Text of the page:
June is a month for celebration! There are graduations, weddings, and anniversaries. It can be a wonderful opportunity to celebrate loved ones or create a whirlwind of activity leaving us burdened with feelings of obligation. In today’s rushed culture, how do we make the precious, fleeting moments matter?
As the invitations arrive and the calendar fills up, there are arrangements to be made and gifts to be purchased. In the rush of things, often we are satisfied to just show up at the event! Carl Jung said, “Hurry is not of the devil; hurry is the devil.” His words are played out as I see too many people living in a hurried society. It breaks my heart, especially for the children, when I see parents rushing their kids off to one more sporting event or recital or birthday party. Have our lives become a blur? Will you take this time of June celebrations to reaffirm how your family’s lives matter, souls matter, and celebrations matter? Other than snapping pictures with your smart phone, with a little forethought, you can make these moments special and memorable. It takes being intentional.
Don’t just give your gifts—give yourself. Sometimes we lose the concept of celebration and replace it with an expectation of being entertained. Celebration is active engagement while entertainment is passive. Instead of thinking about how this event will benefit you, think about what you have to offer: an uplifting comment, appreciative thanks, or a helpful hand. Thinking ahead about the people who will be there gives you an opportunity to plan ahead and implement some of the following ideas.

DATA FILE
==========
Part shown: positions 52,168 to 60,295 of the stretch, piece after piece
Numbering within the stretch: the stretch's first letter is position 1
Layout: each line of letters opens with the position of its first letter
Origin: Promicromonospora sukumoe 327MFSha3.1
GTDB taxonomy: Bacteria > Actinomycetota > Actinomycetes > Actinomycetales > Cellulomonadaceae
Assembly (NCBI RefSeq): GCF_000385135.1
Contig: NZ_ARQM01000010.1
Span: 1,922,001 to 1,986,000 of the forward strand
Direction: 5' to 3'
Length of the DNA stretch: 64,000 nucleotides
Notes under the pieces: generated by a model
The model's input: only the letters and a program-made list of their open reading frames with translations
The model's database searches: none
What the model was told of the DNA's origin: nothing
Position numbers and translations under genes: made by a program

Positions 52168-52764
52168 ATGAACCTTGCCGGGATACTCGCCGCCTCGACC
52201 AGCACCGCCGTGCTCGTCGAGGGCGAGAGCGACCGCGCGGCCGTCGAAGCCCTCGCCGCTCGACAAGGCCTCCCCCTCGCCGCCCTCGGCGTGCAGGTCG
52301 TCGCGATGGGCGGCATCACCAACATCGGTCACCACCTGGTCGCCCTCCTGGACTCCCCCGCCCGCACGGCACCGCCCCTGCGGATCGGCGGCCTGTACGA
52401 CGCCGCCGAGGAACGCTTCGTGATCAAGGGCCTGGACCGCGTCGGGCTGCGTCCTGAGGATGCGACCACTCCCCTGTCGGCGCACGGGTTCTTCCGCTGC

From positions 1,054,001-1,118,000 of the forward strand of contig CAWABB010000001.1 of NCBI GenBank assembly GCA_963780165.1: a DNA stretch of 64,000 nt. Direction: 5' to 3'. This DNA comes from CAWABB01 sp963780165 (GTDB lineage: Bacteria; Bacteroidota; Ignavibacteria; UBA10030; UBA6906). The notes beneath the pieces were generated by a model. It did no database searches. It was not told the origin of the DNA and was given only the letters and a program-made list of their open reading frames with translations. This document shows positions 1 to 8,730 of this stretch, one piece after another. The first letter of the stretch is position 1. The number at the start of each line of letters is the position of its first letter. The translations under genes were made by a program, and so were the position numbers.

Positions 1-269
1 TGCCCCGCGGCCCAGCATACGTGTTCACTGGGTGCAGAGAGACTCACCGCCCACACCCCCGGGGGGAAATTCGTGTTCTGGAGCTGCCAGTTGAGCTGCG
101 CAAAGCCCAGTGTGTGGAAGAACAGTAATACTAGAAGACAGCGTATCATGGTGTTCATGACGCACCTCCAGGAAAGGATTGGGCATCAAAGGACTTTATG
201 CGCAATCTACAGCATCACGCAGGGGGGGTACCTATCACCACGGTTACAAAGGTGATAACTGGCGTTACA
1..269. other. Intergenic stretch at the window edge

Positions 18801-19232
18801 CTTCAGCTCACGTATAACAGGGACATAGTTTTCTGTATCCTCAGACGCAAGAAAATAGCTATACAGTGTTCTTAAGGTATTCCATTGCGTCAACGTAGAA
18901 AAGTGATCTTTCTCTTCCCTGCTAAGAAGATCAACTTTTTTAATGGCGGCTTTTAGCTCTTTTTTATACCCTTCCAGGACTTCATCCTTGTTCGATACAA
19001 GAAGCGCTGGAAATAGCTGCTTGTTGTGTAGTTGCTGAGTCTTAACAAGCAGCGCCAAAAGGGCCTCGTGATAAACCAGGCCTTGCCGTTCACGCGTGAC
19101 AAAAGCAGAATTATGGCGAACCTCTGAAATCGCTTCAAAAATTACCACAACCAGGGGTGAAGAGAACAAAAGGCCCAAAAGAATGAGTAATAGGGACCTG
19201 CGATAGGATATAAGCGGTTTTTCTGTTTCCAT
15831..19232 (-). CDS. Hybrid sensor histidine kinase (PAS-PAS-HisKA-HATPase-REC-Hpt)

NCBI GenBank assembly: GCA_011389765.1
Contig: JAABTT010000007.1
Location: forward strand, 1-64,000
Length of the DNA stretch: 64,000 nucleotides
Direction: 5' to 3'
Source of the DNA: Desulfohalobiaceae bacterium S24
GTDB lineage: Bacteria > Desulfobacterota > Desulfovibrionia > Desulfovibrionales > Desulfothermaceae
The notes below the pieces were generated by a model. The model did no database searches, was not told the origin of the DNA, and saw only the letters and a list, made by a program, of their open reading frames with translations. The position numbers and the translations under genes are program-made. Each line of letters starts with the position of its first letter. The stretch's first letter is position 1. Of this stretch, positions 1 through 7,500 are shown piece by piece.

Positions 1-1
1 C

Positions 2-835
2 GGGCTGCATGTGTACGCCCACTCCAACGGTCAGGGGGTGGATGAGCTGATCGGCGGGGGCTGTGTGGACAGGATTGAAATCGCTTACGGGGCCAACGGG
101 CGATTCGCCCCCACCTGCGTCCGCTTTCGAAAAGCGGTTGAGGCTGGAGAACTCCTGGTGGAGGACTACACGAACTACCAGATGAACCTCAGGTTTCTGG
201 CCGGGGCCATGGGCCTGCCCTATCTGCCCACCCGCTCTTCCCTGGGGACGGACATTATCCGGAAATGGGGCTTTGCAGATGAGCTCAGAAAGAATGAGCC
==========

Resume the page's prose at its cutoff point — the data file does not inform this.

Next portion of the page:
Be intentional what you celebrate
Don’t just celebrate the event but celebrate the person(s). While congratulations are in order, specifically identify positive characteristics that have brought them to this milestone. Be sure to recognize others who have influenced and supported them—parents, teachers, mentors, and friends. Do it publicly if you can!
Be intentional how you celebrate
Don’t just be conversant but think about how you can use the opportunity to make a lasting memory. You can ask family heritage questions, fill in the blanks of the family tree, interview older family members and record their stories. Think ahead what you will need to make a permanent record of the event for future generations. Perhaps you might encourage some family members to stay an extra day for just such a purpose.
My all-time favorite memory is of my high school graduation. My grandparents, aunts, uncles, and cousins came over to our house and we watched family movies of the past 18 years. That was meaningful and fun!
Be intentional why you celebrate
Scripture is packed with records of the times when God calls for a celebration. It often involved recounting the history of his people and affirming what was important in the midst of the pressures of the culture of the time. In today’s hurried culture, it is vital to occasionally stop doing the ordinary and take time to affirm what’s special. It is not an extravagance, it is a necessity! Celebration is a time of remembrance, thankfulness for provision, and affirming family solidarity. It powerfully communicates what and whom we value.
How will you approach the events you’ve been invited to this season? Will you affirm what matters most and intentionally engage? Do so, and I know your celebrating will be rewarding. Enjoy!
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